4.1 日本女性

天照大神や実在した女性天皇や養蚕が盛んだった上州(群馬県)の嬶(かかあ)天下を除くと、女性の地位は低かった。儒教の影響もあり、特に武家社会になってからは家父長制度と男子の長子相続制度が定着していた。武士の場合、主君につかえることを除き、子孫に家名と家禄を存続させることが重要課題となっていた。嫡子にしろ、庶子にしろ、男子が産まれないと、同じ地位にある親類縁者から男子を養子として迎えなければ、お家断絶となった。つまり、婿養子を取らない限り、嫡出女子に家督相続権はなかった。

町民や農民の場合、厳格な男子の長子相続制度はなく、単独相続が主流だったが、兄弟姉妹による分割相続もあった。他に嫡子がいない場合は女子が養子を迎え、家業を継いだ。

明治時代になると天皇制が復活したが、政権の中枢にいたのは元武士だった。その後国際紛争(日清・日露戦争など)が続く中、多くの軍人が政治に関わったので、男性中心の社会に変革はなかった。

したがって、近代まで「夫唱婦随」や「女は三界に家なし――幼少のときは親に、嫁に行ってからは夫に、老いては子供に従う」という状況が続いた。結婚が「永久就職」といわれ、専業主婦は「三食昼寝付き」といわれた時代もあった。ちなみに嫁いだ女性は周囲から奥様、奥さんと呼ばれているが、近代までは夫が妻を家内と呼ぶのがふつうだった。

旧民法には、「被相続人の配偶者は、常に相続人となる。この場合において、前三条の規定によって相続人となるべき者があるときは、その者と同順位とする」、「被相続人の子は相続人となり」、「相続人が数人あるときは、相続財産は、その共有に属する」との記述があり、男女の区別はない。系譜、祭具及び墳墓の所有権については、「慣習に従って祖先の祭祀を主宰すべき者がこれを承継する。但し、被相続人の指定に従って祖先の祭祀を主宰すべき者があるときは、その者が、これを承継する」となっていた。現行民法でも骨格は同じだ。

人が亡くなると葬儀が行われ、墓石が建てられ、故人の名前が刻まれる。本家なら既存の墓石に故人の名前を加える。分家なら新たに墓が建てられる。墓の建立者名を刻むことも多い。その後は婚姻で家を出た女子を除き、直系親族の名前が加えられる。

4.2 韓半島女性

韓半島に住んだ女性の地位も、対男性との関係では近代まで日本女性とほぼ同じだっただろう。武士と軍人が統治した日本と異なり、韓半島では文人が国の公権力を行使した。この違いが日本にはない負の影響力を韓半島女性に与えたかもしれない。

というのも、儒教から派生した朱子学は500年余りも続いた朝鮮王朝唯一の統治理念(性理学)になっていたからだ。その統治機構を担っていたのは両班(文班と武班)だったが、実質的に王朝を支配していたのは中国から取り入れた科挙の試験に受かった文班(文人)だった。知識人としての文班は男性だけの身分制社会を定着させ、文公家礼(冠婚葬祭手引書)を制度化した。その過程で本貫という始祖の発祥地に基づく氏族集団(宗族)を重視し、家父長・長子相続制度を維持した。

日本女性は婚姻後夫の姓を名乗り、実家の家系から離れる。一方、韓半島女性は嫁いでからも父親の姓を保つ。この制度は実家の先祖を守るという意味もあるが、彼女は終生夫の家系とは繋がらない存在だという解釈もできる。

他にも家父長制度の強い影響を伺わせる例がある。嫁いだ女性は実家や故郷の名前などで呼ばれることが多い。すでに英一という子供を産んでいれば、彼女は隣近所から「英一のお母さん」と呼ばれる。さらに女性が実家の姓を名乗り続けることは、必ずしも実家での行事が重視されることに繋がらない。暦の上で大切な祖先祭祀が行われる名節(太陰暦の正月と盆)でさえ、舅や姑が自発的・明示的に許可しない限り、彼女は実家へ帰省することができなかった。ちなみに結婚した女性は「内の人」とか「家の人」と呼ばれた。尚、農業が主要産業だった時代の女性は、村(邑里)での各種寄り合いに参加することもできなかった。

韓半島では小さい山を所有し、そこを墓地として故人を土葬するのが慣例だった。風水で定められた場所に棺を埋め、その上に丸く土を盛る。墓は故人ごとに建てられる。そのとき墓標(床石)が置かれるが、墓の建立者(家長や子孫)の名前が刻まれても、嫁いできた故人の配偶者の名前が加えられることは少なかった。尚、近年は土地確保が難しくなり、法改正により、火葬後に納骨堂に納骨することになっている。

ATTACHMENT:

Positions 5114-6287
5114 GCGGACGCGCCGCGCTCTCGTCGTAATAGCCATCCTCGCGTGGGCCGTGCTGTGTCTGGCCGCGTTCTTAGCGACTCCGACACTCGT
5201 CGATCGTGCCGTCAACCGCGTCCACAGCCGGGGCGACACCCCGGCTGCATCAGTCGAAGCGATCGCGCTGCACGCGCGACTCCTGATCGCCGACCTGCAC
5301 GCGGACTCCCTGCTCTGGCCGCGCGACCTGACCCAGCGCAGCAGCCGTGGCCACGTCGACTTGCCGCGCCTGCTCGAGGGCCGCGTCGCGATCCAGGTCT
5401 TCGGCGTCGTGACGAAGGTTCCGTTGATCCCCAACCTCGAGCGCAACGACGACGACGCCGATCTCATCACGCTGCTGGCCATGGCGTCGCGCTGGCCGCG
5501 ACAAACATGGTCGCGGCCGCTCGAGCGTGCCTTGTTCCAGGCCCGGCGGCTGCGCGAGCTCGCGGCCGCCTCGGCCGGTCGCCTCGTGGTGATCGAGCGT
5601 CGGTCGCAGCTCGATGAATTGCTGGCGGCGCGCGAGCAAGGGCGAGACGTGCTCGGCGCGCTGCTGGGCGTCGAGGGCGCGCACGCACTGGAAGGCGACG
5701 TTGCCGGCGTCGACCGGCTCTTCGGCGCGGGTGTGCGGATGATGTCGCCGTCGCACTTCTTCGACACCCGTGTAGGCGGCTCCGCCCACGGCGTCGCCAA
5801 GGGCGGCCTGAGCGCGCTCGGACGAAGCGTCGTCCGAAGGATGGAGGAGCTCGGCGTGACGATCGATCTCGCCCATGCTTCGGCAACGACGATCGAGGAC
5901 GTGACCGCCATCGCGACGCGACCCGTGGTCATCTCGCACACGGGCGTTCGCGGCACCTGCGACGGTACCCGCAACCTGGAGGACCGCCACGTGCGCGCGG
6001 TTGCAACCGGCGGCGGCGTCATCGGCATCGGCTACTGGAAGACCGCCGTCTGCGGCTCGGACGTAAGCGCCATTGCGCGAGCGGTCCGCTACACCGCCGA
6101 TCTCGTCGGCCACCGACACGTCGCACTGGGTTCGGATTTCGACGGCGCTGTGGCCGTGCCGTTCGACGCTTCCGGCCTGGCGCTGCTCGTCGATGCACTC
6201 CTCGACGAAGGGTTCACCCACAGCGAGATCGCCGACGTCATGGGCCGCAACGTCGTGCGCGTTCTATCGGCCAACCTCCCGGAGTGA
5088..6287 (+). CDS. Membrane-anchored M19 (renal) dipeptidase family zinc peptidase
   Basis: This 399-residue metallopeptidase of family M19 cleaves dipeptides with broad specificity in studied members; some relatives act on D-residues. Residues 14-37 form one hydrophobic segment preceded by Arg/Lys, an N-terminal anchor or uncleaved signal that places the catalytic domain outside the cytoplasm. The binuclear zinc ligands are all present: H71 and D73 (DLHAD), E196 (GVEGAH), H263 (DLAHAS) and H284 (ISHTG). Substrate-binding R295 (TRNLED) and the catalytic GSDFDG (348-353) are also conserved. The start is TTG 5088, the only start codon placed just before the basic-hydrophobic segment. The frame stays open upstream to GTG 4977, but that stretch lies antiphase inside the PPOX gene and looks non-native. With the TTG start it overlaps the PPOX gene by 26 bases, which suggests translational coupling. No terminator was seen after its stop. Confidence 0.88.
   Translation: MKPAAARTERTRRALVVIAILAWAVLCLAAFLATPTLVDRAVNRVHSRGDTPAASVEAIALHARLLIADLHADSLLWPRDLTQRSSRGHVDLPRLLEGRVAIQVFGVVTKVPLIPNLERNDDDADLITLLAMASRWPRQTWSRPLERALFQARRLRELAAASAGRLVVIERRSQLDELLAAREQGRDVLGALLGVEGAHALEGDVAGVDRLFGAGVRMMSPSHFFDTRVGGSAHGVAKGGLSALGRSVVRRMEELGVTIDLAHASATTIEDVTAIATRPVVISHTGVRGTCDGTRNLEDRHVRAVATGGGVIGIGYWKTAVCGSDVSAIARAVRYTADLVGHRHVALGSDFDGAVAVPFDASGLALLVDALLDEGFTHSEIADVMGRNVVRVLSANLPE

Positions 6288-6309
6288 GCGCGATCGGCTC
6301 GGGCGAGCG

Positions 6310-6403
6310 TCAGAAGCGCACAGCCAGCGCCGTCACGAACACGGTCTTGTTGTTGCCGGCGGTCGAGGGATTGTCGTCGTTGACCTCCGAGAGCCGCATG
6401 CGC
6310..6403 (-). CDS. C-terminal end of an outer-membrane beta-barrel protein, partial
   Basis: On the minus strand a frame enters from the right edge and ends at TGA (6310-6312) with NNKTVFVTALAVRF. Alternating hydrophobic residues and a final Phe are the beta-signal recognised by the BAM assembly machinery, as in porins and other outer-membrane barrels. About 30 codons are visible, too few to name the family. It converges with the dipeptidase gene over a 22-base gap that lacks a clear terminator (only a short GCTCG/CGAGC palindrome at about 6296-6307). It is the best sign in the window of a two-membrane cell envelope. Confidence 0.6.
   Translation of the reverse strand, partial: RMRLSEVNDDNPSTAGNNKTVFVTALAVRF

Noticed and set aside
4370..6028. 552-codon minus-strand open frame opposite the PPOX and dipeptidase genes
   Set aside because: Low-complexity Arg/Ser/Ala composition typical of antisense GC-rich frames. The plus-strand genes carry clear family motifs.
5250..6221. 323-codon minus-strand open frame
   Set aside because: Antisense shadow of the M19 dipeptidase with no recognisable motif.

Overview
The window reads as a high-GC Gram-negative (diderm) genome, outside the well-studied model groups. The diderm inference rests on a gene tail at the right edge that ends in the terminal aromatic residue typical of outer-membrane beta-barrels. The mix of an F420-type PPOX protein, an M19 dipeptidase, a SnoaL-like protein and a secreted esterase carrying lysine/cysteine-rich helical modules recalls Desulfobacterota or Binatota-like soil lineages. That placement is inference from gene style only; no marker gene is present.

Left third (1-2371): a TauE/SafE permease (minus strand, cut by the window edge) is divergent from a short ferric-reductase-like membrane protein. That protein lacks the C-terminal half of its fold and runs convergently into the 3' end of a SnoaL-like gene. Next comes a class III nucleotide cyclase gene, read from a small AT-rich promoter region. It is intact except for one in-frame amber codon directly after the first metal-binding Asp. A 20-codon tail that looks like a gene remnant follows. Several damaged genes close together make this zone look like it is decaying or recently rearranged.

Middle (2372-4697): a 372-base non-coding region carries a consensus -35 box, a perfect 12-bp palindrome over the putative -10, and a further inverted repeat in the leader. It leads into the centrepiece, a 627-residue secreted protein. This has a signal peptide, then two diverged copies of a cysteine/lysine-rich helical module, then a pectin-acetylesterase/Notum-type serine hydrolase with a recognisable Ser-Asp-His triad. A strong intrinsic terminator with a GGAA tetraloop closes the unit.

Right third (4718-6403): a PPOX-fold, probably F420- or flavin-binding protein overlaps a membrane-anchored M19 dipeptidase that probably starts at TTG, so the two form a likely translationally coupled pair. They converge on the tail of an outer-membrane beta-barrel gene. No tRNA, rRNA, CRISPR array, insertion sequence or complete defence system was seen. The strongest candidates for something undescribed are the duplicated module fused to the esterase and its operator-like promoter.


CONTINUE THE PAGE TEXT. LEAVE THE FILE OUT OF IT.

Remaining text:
土地などの財産については長男が優先的に相続した。次男以下の男性が一部を相続することはあっても、近代まで長女など女性が遺産を分割して相続することはなかった。(注:朝鮮では17世紀まで男女を問わず、すべての子供に財産が均分相続されていて、この頃の夫婦別姓を女性の高い経済的独立性を表すものとして解釈するべきだという説がある)。

5.慰安婦問題の様相

旧日本軍が戦地において利用した慰安婦(公娼)は、30数名のオランダ人を含め、日本や韓半島や中国や東南アジアの女性だった(概数は20万人ではなく1万人弱)。1990年代初頭より韓国の女性団体が、彼女たちの存在を政治問題として取り上げたことから、日本と韓国の外交問題になった。当初は労働力不足を補う挺身隊と慰安婦との混同があり、彼女たちが強制連行されたという誤解もあった。その後同団体や一部の日本知識人の強い働き掛けがあり、慰安婦問題は国連の人権理事会などで何度も取り上げられた。その過程で慰安婦は人身売買や拉致された性奴隷となり、日本政府は人権侵害の観点から批判され続けている。

これに対し、日本政府は1990年代半ばから何度か関係各国に謝罪をし、基金を設立し、元慰安婦(公娼)だったとされる女性に補償をし、彼女たちに関わる社会福祉施設充実や整備を支援してきた。

韓国だけはそうした措置を受け入れたり、拒否したりを繰り返している。2015年、日韓両政府は慰安婦問題が最終的・不可逆的に解決したという合意に達した。ところが2017年に就任した文在寅大統領は、同合意が問題を解決していないと主張した。同政権下では徴用工(戦時労働者)の補償問題も蒸し返している。現状では韓国側に慰安婦問題と徴用工問題とを解決する意図はないようだ。

公娼にしろ、私娼にしろ、売春は歴史上世界各国に見られる。現在も法的規制のあるなしに拘わらず、売春は多くの国で散見される。それはそれとして、韓国の女性団体や韓国政府は公娼や性奴隷を明確に定義せず、慰安婦と性奴隷とを同列に置いている。したがって、慰安婦あるいは彼女たちの両親が仲介者と契約書を交わし、契約金(前借金)を受け取り、身分証明書を発行され、戦地にある領事館警務部に稼業届けを出し、稼ぎ高に応じた収入を得て貯金をし、実家に送金したことを不問にしている。また、公娼制度により売春を管理したという実態も考慮していない。

今日の世界において売春は疑いもなく人権侵害になる。なぜなら、売春は人身売買と関連する性の搾取になるからだ。しかも男性による性欲を満たすためのみの行為は女性の人格を無視するからだ。しかしながら、日本政府が歴史的背景や事実の妥当性を主張しても、根拠のない主張に基づく非難のみが繰り返されている。

6.結論

6.1 慰安婦問題は、国連の場で何度議論され、日本政府に対する勧告が何度出されようと、国際問題にはなり得ない。なぜなら、この問題は日韓の確執のみに起因するからだ。慰安婦像や慰安婦碑を世界中の都市に設置することは、めくらましともいえる宣伝活動の一環でしかなく、国連には馴染まない。

6.2 慰安婦問題は元慰安婦(公娼)だったとされるすべての女性が他界したとしても、日韓で解決されることはない。なぜなら日韓に新たな懸案が生じる都度、韓国は日本の古傷をつつきたがるからだ。さらにこの問題は日韓併合条約が国際法上有効だったのか無効だったのかという議論にも繋がるからだ。